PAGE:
Alaska Legislature

Alaska Capitol roundup: Rep. Spohnholz recovering from blood clots; Sen. Shower refuses to join majority

Rep. Ivy Spohnholz, of Anchorage, listens at center. Alaska House representatives announced a 22-member majority coalition made up of Democrats, Republicans and independents on Wednesday, November 9, 2016, at the Dimond Center Hotel in Anchorage. (Marc Lester / Alaska Dispatch News)

Anchorage Democratic Rep. Ivy Spohnholz was hospitalized over the weekend after flying home from Juneau and is recovering at home from complications of blood clots in her lungs.

Spohnholz, 45, said in a Monday morning Facebook post that she has pulmonary embolism, a potentially life-threatening condition. But, she said she'd be back to Juneau in a week.

"I am out of the hospital and back home recuperating with family," she said. "I plan to return to Juneau next Monday. I am monitoring what is happening in the Legislature this week, and my staff are always available to assist you."

Spohnholz didn't respond to a request for comment. But members of her largely Democratic House majority talked to reporters Monday about her condition and the potential for it to affect caucus efforts to pass the state's annual budget.

Last year, the caucus had a thin, 22-member majority in the 40-member House, where 21 votes are needed to pass legislation, including the budget.

Then, in December and January, two of its members — Democrats Dean Westlake of Kiana and Zach Fansler of Bethel — resigned after women accused them of misconduct.

Westlake's replacement, Democrat John Lincoln of Kotzebue, wasn't sworn in until Jan. 31, two weeks into the 90-day legislative session.

Fansler's replacement, Democrat Tiffany Zulkosky of Bethel, won't be sworn in until Friday.

House Speaker Bryce Edgmon, D-Dillingham, said Monday that his chamber plans to have its budget proposal on the floor for a vote next week. By that point, Zulkosky should be sworn in and Spohnholz should be back in Juneau, restoring the caucus to its full 22 members.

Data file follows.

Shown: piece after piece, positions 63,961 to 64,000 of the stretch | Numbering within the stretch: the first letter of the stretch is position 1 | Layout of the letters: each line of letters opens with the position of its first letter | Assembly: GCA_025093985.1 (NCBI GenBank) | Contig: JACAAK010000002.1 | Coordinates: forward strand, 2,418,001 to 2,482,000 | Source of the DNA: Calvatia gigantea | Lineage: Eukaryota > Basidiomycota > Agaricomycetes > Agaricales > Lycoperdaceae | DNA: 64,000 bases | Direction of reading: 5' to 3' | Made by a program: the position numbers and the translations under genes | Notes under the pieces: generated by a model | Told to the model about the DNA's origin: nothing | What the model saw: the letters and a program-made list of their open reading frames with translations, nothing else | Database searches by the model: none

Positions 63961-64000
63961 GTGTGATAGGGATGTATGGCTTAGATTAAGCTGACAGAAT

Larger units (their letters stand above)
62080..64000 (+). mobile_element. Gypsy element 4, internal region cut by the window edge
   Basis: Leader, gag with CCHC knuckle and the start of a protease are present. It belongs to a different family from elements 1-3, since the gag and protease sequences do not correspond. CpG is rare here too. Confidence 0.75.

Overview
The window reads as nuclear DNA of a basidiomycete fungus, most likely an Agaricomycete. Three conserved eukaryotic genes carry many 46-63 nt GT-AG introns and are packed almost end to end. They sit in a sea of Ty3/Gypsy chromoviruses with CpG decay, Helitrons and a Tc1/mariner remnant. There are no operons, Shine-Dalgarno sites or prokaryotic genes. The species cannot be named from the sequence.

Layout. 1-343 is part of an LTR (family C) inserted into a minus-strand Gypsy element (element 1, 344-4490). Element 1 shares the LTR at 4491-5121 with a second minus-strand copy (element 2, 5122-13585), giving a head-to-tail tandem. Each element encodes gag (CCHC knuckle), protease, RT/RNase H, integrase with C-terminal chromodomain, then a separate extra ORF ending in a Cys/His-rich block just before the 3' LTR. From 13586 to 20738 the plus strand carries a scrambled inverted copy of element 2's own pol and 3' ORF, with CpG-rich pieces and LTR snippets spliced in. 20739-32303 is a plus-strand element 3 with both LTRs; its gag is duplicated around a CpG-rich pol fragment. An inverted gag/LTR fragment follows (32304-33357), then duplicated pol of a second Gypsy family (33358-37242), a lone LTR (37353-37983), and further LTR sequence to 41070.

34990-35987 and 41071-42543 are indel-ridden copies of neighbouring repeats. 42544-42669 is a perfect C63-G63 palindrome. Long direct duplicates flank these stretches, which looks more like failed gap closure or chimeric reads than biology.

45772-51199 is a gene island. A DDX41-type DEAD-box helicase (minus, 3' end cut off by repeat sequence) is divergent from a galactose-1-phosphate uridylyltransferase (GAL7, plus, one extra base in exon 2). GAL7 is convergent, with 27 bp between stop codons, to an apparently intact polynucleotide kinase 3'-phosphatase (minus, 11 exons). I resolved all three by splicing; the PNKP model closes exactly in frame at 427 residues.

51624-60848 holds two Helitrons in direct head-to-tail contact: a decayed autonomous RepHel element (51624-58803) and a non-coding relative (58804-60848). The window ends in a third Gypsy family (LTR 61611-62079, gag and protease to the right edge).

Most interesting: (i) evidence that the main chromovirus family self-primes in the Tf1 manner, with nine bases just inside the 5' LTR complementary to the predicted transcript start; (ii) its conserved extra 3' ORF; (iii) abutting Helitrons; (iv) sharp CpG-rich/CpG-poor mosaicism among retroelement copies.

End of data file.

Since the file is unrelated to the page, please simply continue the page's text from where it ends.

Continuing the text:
But that schedule doesn't leave much room for complications, or for illness. And both Lincoln and another caucus member, Ketchikan independent Rep. Dan Ortiz, were out Monday with the flu, Edgmon said.

Edgmon said his caucus cooperated well Monday with the Republican minority on votes on several bills to sustain state boards and commissions. And he downplayed the effect of the absences and vacancies over the course of the legislative session, which is starting its eighth week.

But consideration of another, more contentious measure — a bill to boost Alaskans' maximum unemployment benefits – was postponed.

Kotzebue Democratic Rep. John Lincoln, left, stands with House Speaker Bryce Edgmon, D-Dillingham, and U.S. Sen. Lisa Murkowski last month in Edgmon’s office in Juneau. (Nathaniel Herz / ADN)

"I don't think that we're losing much ground at this point of session," Edgmon said in a phone interview from Juneau. "But clearly, we want to have our full contingent in place as soon as we can, and that sounds like it will happen next Monday."

Edgmon said Spohnholz, who's in her second term, left Juneau on Friday for medical tests in Anchorage.

She wasn't able to get a seat on a commercial flight, and "sooner was better than later," Edgmon said, so Spohnholz had to be medically evacuated to Anchorage.

He said he was "fairly confident" that Spohnholz would be back to Juneau on Monday.

"Sometimes life has other plans, but I think that's her intention," he said.


Wasilla Republican Sen. Mike Shower. (Nathaniel Herz / ADN)

Meanwhile, Alaska's newest state senator, Republican Mike Shower of Wasilla, said he would not join the mostly GOP majority that controls his chamber — leaving that caucus with 13 of the Senate's 20 members.

The Senate majority once had 15 members — enough to get the supermajority, three-fourths vote that's required to spend money out of a key state savings account, the Constitutional Budget Reserve.

But last year, two Republican members from the Mat-Su, Mike Dunleavy of Wasilla and Shelley Hughes of Palmer, quit the majority because they refused to abide by its rule that members vote for the state budget proposal written by the caucus. Dunleavy and Hughes both favored deeper spending cuts than those in last year's plan.

Dunleavy resigned his seat in January to run for governor. Shower is his replacement and was sworn in last week.

Shower, in a Facebook post Monday, said this year's budget would likely increase by "more than our district would support at the end of the process."

"For this reason, I'm unable to commit to be a member of the Senate majority caucus at this time," he wrote. "I believe we need additional cuts, not an increase in government spending."

Shower didn't immediately respond to a request for comment.